How to prove the extension of a positive continuous linear operator is still positive?

Let $E$ be a real ordered Banach space with the positive cone $P$ of $E$. It is easy to see that the positive cone $P$ is the closed convex cone of $E$.

We assume that $E_0 := P - P$ is a dense linear subspace of $E$. This means that $P$ is a total cone of $E$ (i.e., $\overline{P-P} = E$).

We know that if there is a bounded linear operator $A \colon E_0 \to E_0$, by Continuous Linear extension theorem, then the operator $A$ has a unique extension $\bar{A} \colon E \to E$ such that $\bar{A}$ is also a bounded linear operator with $\bar{A} v = Av$ for each $v \in E_0$ and $\| \bar{A} \| = \| A \|$.

My question is that if we suppose further that the operator $A$ is positive (i.e., $A(P) \subset P$), then is its extension $\bar{A}$ still positive (i.e., $\bar{A}(P) \subset P$)? If so, how to prove it?

Any ideas or suggestions are most welcome! Thanks in advance:)

• Its not necessarily true unless you have some further restrictions. For example let $E$ be $\ell^2(\Bbb N)$ and $P$ be the cone of such sequences with only entries $≥0$ and infinitely many non-zero entries. Take $E_0$ to be the dense subspace of such sequences with only finitely many non-zero elements, then $E_0\cap P= 0$ and any linear map sends $E_0\cap P$ into $P$. It does not follow that the extension sends $P$ to $P$. – s.harp Nov 27 '17 at 23:18
• You should want at least $E_0\cap P$ to be dense in $P$ and possibly for $P$ to be closed, in that case the result is easy. – s.harp Nov 27 '17 at 23:20
• Thank you so much @s.harp. You are right, I have edited my question again. In that case, it is clear that $E_0 \cap P = P$ with $P$ being closed. Thus, for any fixed $v \in P$, by positive property of $A$, $Av \in P$, which in turn yields that $\bar{A} v = Av \in P$, by the construction of the unique extension $\bar{A}$. This means that $\bar{A}$ is indeed positive as desired. To show this result, I haven't used the closeness of the cone $P$. So, I'm wondering that is the closeness of $P$ necessary here? – Paradiesvogel Nov 28 '17 at 0:56
• Since $P \subset E_0$ we have $A|_{P} = \bar A|_{P}$. Thus, $A(P) = \bar A(P)$. – gerw Nov 28 '17 at 7:41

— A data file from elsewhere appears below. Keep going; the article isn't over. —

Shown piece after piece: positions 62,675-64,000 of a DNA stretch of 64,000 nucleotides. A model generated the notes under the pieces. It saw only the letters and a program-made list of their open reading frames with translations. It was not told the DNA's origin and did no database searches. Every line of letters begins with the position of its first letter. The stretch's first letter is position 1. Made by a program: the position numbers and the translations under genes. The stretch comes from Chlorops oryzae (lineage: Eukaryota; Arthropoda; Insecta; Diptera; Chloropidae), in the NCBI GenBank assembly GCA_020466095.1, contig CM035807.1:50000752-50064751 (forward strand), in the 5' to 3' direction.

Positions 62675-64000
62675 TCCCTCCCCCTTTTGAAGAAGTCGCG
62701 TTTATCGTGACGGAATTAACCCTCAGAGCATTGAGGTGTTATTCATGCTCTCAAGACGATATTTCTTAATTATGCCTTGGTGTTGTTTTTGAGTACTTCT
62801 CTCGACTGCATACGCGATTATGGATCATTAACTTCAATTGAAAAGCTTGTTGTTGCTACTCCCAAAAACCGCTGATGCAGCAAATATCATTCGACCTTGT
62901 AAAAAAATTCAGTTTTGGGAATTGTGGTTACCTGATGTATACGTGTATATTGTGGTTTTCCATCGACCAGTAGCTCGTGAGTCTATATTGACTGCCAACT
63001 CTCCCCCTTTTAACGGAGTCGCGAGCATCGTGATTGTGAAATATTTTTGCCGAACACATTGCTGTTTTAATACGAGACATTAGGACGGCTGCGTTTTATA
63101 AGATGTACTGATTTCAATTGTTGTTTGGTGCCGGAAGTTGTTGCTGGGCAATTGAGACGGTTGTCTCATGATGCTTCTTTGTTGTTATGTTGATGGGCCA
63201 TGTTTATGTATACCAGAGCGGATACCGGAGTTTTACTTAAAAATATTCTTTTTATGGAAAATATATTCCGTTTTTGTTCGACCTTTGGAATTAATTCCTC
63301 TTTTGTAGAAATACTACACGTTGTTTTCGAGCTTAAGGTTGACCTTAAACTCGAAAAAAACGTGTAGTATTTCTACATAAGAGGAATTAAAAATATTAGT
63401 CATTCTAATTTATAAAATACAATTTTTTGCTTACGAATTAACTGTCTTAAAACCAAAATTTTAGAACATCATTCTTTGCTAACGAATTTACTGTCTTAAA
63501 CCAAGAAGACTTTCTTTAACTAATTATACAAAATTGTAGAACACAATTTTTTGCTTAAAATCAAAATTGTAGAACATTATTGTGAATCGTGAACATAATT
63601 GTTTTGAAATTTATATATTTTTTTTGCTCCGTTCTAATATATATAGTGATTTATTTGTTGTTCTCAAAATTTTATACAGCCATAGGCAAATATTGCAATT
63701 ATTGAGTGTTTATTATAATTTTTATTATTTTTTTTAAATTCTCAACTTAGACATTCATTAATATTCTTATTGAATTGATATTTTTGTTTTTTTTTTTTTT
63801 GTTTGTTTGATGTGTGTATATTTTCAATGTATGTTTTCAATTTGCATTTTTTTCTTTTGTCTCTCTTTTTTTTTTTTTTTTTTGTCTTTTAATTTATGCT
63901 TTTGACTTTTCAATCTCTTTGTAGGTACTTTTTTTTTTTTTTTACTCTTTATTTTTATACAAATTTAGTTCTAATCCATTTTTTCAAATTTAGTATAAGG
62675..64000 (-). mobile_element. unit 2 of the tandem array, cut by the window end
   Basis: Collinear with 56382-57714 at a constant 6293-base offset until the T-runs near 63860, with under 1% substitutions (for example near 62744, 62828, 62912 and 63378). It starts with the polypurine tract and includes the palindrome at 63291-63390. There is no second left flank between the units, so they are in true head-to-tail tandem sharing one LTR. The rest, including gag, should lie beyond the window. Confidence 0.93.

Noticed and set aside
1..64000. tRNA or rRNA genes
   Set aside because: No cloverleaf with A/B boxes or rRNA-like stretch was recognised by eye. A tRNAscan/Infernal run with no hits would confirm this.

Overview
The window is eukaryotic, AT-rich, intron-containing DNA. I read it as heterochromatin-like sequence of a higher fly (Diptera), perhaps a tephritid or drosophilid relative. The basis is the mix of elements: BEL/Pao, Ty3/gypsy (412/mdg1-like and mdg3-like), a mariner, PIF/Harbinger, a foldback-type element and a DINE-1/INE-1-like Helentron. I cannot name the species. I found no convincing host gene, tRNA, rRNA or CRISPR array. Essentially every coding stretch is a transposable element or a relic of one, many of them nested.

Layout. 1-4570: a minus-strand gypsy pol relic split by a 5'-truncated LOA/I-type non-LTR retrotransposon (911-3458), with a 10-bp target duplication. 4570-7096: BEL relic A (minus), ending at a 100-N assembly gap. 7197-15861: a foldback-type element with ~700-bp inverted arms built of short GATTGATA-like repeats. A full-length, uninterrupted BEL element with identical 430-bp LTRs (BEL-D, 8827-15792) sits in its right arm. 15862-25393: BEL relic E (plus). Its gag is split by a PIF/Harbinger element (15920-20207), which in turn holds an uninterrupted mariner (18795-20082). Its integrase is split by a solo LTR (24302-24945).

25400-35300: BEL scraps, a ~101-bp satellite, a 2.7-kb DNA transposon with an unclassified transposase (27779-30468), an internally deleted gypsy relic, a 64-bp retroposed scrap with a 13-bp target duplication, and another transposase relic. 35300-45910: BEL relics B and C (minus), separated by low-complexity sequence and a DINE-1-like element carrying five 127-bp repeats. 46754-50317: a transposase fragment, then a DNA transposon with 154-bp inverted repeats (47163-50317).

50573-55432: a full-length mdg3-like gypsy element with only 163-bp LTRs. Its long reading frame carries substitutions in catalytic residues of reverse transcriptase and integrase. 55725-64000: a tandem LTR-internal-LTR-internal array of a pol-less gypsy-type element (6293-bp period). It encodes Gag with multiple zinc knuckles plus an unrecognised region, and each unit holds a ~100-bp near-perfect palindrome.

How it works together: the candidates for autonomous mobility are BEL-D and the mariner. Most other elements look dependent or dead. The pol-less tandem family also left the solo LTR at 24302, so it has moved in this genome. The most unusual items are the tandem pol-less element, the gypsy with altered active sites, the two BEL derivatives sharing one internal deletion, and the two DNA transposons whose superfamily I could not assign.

• Thanks @gerw. I agree with you. May I ask you one more question please? As $E_0$ is a dense subspace of $E$, we know that the well-known BLT (bounded linear transformation) extension theorem is talking about the existence of a unique extension of a bounded linear operator $A \colon E_0 \to E$ rather than $A \colon E_0 \to E_0$ I wrote above, I'm not 100% sure that does BLT extension theorem apply to $A \colon E_0 \to E_0$? Is it correct? Many thanks again:) – Paradiesvogel Nov 28 '17 at 8:04

Let $P$ be a cone in a Banach space $E$ so that $E_0=\mathrm{span}(P)$ is dense in $E$, if a continuous linear operator $A:E_0\to E$ is positive, does it follow that its closure $\overline{A}: E\to E$ is positive?
This is true for these special conditions, namely since $P\subset E_0$ we have $\overline A(P) = \overline A\lvert_{E_0}(P) = A(P)\subset P$ by the positivity of $A$.
Perhaps more natural is the question what happens when $P\not\subset E_0$. But we cannot be too general, for example if $E_0$ and $P$ have intersection $\{0\}$ then any map $E_0\to E$ is positive, even the restriction of non-positive maps will be so.
I think the clearest demands to make are that $E_0\cap P$ is dense in $P$ and that $P$ is a closed cone. Then for any $p\in P$ we have a sequence $p_n\in E_0\cap P$ with $p_n\to p$. So $$\overline A(p) =\lim_n \overline A(p_n) =\lim_n\, A(p_n).$$ Now by positivity of $A$ we have that $A(p_n)$ is in $P$ and by closedness of $P$ the limit of this must lie in $P$. Thus $\overline A(p)\in P$. So $\overline A$ is a positive linear map.